True godly grit is able to strive hard and stand fast because it is empowered by God’s grace. That’s why Paul could say things like, “I worked harder than any of them, though it was not I, but the grace of God that is with me”(1 Cor. 15:10).

The Gospel & Poverty

So we possess the most powerful weapon in the war on poverty and character development—the gospel.

In Tim Keller’s book, Generous Justice, Keller quotes an essay by Croatian theologian, Miroslav Volf.

After visiting an inner-city ministry, Volf began to imagine for the first time how the gospel could change the self-understanding of the poor in life-changing ways.

He discovered how the (seemingly) dead doctrine of justification by grace contained untapped resources for healing:

Imagine that you have no job, no money; you live cut off from the rest of society in a world ruled by poverty and violence; you are pre-judged for the color of your skin—and you have no hope that any of this will change. Around you is a society governed by the iron law of achievement. Its gilded goods are flaunted before your eyes on TV screens, and in a thousand ways society tells you every day that you are worthless because you have no achievement… But the gospel tells us that we are not defined by outside forces. It tells us that we count; even more, that we are loved unconditionally and infinitely, irrespective of anything you have achieved or failed to achieve. Imagine now this gospel not simply proclaimed, but embodied in a community. Justified by sheer grace, the community seeks to “justify” by grace those declared “unjust” by a society’s implacable law of achievement…. A dead doctrine? Hardly!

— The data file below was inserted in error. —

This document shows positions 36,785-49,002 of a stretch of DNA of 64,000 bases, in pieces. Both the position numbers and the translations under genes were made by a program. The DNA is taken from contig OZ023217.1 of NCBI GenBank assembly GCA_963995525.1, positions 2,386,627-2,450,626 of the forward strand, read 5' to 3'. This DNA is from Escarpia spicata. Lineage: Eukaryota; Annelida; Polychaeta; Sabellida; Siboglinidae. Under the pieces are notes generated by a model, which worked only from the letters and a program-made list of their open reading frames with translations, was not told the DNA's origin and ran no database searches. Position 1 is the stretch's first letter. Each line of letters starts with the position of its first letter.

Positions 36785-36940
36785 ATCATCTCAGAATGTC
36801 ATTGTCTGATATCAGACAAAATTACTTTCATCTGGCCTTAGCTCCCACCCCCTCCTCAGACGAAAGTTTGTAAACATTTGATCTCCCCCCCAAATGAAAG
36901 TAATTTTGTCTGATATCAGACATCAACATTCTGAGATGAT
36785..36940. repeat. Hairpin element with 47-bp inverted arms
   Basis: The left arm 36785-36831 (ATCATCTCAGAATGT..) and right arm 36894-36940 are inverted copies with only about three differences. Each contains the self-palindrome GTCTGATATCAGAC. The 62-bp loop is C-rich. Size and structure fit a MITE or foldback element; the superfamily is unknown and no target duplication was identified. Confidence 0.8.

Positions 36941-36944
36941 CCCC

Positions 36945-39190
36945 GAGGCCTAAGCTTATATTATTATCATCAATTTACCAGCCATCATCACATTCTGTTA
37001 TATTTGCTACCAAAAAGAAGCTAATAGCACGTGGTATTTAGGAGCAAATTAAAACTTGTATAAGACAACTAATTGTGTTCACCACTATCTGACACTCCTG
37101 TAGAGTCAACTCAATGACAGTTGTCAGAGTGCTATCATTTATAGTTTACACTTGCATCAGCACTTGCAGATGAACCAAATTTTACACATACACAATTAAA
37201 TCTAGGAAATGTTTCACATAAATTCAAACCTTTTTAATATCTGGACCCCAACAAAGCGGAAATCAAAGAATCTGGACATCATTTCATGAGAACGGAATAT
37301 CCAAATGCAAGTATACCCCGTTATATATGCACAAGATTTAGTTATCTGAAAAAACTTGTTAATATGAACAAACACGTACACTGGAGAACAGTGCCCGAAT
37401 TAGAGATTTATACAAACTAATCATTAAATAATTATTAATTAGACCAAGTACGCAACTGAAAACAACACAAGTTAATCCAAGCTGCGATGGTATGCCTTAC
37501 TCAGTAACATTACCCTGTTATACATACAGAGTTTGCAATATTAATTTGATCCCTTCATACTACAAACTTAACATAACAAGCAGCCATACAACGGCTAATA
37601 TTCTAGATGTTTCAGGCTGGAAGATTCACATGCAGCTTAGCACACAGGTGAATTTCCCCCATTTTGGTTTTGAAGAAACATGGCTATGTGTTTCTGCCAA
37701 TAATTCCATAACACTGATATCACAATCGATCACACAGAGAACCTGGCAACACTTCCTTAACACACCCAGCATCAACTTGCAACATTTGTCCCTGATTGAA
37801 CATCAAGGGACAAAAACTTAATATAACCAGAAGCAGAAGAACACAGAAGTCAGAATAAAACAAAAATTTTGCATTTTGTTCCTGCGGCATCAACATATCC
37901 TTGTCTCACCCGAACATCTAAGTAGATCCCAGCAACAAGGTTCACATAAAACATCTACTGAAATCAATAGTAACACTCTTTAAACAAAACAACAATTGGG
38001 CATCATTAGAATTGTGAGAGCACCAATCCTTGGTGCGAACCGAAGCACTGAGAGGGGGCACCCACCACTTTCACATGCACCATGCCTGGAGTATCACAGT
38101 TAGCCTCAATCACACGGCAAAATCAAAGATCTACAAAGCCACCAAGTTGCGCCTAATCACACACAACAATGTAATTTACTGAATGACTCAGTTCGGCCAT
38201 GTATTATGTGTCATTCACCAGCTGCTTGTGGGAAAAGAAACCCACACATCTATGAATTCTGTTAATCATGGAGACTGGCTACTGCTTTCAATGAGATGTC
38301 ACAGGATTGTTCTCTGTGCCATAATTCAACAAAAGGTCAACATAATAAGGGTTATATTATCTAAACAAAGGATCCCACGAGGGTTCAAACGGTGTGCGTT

We, at Hope Academy, already possess the most powerful weapon in the war on poverty—the completely unmerited grace of God. And paradoxically, it often produces the fruit of achievement that society is looking for, but with a radically different source.

The Gospel & Healthy School Culture

The gospel is not just central to character and poverty, but organizational health as well.

Our leadership team is reading Pat Lencioni’s The Advantage: Why Organizational Health Trumps Everything Else.

Lencioni makes the case that organizational health surpasses all disciplines in any organization as the greatest opportunity for competitive advantage.

We may be smart at Hope Academy, but we are not much smarter than our brothers and sisters down the street.

Our real advantage is the health of our community—our spiritual and emotional health.